If these were not challenging enough then there was the biggest challenge and therefore myth of them all. Bunny hops and the pinnacle was a mile. That’s 5760 ft so probably 3000 bounces or more with a straight back on the balls of your feet, knees open in a wide v- shape, if you can open that much, and hands behind your head, elbows open. Just writing about these high impact exercises reminds me how daunting they were even during a regular class. I was pretty good at them, powerful legs with a good spring and elevation, not to say endurance but a mile? Chiba Sensei supposedly did this. The subject was up again one sunny summer evening in his Eagle St home and I decided to ask him a question about it. “Were you able to go to class the following day?” It wasn’t a challenge, I wouldn’t have dared but worth asking him at least that. I knew what 5-10 minutes of them were like and so I thought a fair question. “Maybe you can’t, which sounded like you can’t, but I can and I did.” His tone? Not quite “how dare you?” but it definitely sounded annoyed while full of drama and pomp. All while perpetuating his personal myth and putting me in my place. The question always remained if these hops can actually be done and a couple of the guys at the dojo were crazy enough to give it a go. None of them to my knowledge achieved it. I didn’t bother .

I use them sparingly in my dojo now. Preferring to use different exercises to create a springy and explosive movement from the legs. Many Aikido people tend to have flat foot movement when training, unaware or unable to create dynamism in the kata through their legs. Bunny hops are a pretty intense way of achieving that and often people can end up with knee problems. Having said that, in all my years of training I have never known anyone to injure their knees because of them. It was more the case that if there was an underlying issue, say a past injury or some inherent weakness, then the problem would come back or reveal itself. The British Army had apparently banned them indicating that too many soldiers were getting knee problems. There are a couple of ways of doing them. The most common way I have already described. The other way was done during weapons, bokken work or Iaido, sword training. Bunny hops with a sword is a thing to behold. You leap up high arching your body as much as possible into a partial back bend all while thrusting forward with your legs as you cut with the weapon. There is some resemblance to the technique used in a long jump except you bounce and repeat several times. The dojo was 40-50ft in length and I could get across in 6 or 7 jumps on a good day, turn around and repeat for 5 mins or so. I must admit that there was something quite satisfying with the these versions. The regular ones are more upright with smaller repetitions so would take at least twice the number of jumps. Do this for 8 or 10 laps in addition to the class and you will most assuredly feel it.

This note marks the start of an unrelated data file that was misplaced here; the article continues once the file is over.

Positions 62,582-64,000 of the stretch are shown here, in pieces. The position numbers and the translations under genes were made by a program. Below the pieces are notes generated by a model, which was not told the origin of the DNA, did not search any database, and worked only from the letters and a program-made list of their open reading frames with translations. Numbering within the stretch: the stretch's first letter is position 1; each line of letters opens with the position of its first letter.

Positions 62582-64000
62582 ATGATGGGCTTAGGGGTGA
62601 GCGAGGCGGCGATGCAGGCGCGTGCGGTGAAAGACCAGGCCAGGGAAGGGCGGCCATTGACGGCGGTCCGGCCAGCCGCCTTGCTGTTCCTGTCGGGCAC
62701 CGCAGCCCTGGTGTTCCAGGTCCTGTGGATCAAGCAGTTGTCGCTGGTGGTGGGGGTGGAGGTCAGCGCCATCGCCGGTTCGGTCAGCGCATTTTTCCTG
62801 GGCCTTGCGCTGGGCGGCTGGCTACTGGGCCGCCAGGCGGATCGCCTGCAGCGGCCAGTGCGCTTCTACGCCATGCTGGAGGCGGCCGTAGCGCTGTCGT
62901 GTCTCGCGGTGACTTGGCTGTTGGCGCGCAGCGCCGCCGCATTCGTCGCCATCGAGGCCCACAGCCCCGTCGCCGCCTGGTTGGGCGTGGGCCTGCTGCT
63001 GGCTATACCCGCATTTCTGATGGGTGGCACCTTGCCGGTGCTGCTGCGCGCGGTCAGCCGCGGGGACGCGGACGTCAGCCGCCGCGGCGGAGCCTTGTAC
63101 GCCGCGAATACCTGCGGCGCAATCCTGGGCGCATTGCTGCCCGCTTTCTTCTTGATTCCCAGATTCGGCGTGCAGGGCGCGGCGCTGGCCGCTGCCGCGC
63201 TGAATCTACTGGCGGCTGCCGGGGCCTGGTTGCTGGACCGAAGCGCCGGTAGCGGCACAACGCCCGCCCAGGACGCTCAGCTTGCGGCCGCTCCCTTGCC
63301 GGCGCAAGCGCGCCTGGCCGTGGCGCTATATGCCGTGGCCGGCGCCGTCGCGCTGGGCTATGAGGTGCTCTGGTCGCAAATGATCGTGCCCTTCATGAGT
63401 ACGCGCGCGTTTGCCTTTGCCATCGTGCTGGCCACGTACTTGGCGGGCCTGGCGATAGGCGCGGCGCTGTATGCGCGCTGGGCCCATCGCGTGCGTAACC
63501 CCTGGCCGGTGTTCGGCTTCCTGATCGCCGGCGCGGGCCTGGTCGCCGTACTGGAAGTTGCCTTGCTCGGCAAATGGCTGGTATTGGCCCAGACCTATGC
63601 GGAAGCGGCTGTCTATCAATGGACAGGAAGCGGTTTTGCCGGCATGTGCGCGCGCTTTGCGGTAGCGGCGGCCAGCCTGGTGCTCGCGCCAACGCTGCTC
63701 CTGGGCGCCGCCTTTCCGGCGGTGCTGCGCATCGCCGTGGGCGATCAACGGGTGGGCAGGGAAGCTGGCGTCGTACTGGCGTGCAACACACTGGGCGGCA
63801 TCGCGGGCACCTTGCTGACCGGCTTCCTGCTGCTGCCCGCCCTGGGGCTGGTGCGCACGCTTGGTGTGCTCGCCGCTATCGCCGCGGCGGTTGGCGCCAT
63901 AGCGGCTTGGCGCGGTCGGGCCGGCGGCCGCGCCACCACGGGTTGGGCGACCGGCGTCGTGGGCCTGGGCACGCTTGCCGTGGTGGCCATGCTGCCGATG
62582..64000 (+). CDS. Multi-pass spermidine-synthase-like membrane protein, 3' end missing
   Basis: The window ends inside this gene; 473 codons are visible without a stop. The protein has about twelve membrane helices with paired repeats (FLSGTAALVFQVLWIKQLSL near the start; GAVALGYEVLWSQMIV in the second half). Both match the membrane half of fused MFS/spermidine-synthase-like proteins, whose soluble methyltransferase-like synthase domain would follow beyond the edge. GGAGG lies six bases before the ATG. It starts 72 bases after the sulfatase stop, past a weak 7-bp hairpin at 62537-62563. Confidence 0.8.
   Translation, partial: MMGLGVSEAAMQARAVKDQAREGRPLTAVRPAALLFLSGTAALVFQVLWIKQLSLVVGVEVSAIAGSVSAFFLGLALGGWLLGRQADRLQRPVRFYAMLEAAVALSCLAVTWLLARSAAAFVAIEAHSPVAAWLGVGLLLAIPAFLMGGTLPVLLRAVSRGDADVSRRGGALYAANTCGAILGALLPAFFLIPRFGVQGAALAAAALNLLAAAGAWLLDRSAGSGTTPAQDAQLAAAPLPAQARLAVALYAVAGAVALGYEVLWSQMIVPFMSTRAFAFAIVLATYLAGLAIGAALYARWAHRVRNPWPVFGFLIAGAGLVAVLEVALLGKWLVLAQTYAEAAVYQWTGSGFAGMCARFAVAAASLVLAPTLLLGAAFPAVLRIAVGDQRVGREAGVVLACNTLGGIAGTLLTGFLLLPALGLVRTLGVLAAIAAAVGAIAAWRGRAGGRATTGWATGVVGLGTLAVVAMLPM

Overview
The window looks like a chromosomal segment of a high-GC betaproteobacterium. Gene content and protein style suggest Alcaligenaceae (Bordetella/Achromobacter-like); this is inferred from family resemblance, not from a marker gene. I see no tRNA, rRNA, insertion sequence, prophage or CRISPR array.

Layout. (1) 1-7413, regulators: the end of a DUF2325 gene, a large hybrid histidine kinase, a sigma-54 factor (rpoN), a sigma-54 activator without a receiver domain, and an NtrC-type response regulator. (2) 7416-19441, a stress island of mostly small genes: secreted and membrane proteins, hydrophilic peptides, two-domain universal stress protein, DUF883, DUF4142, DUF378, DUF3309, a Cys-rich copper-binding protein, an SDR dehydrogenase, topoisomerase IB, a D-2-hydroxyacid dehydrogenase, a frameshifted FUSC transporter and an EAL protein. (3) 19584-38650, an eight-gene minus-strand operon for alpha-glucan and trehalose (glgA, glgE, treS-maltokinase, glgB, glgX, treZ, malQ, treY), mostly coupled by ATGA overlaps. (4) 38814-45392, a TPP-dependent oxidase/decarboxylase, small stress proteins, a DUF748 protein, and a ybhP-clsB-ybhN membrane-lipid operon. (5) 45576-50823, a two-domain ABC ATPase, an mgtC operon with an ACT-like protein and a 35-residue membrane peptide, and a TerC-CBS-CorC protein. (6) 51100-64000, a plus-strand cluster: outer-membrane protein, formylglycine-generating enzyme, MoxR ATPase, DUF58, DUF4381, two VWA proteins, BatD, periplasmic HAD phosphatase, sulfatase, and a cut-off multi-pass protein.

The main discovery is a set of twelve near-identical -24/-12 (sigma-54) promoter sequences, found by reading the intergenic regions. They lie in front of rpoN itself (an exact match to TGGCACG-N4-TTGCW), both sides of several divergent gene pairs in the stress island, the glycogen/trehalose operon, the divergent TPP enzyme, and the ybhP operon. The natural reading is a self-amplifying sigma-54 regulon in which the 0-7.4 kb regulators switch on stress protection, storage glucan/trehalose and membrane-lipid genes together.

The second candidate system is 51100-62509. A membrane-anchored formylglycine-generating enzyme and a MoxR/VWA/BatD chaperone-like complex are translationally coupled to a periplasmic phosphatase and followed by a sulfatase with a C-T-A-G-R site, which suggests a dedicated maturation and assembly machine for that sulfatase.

See Also
Teaching - part 3

Back to the mile. Are they actually possible? Are there certain types that are bloody minded enough, whatever the pain and cost to actually do them? Maybe but… hmm…I’m not sure either. As for getting up and going to class the next day? Assuming these could be done, even half that, you will be aching, wobbling and struggling for a month with legs all seized up. Why do these extreme challenges? To prove a point and make a name as though intensive training was not enough.

[Update] I have had confirmation that a mile was actually done by several sources.

Scroll To Top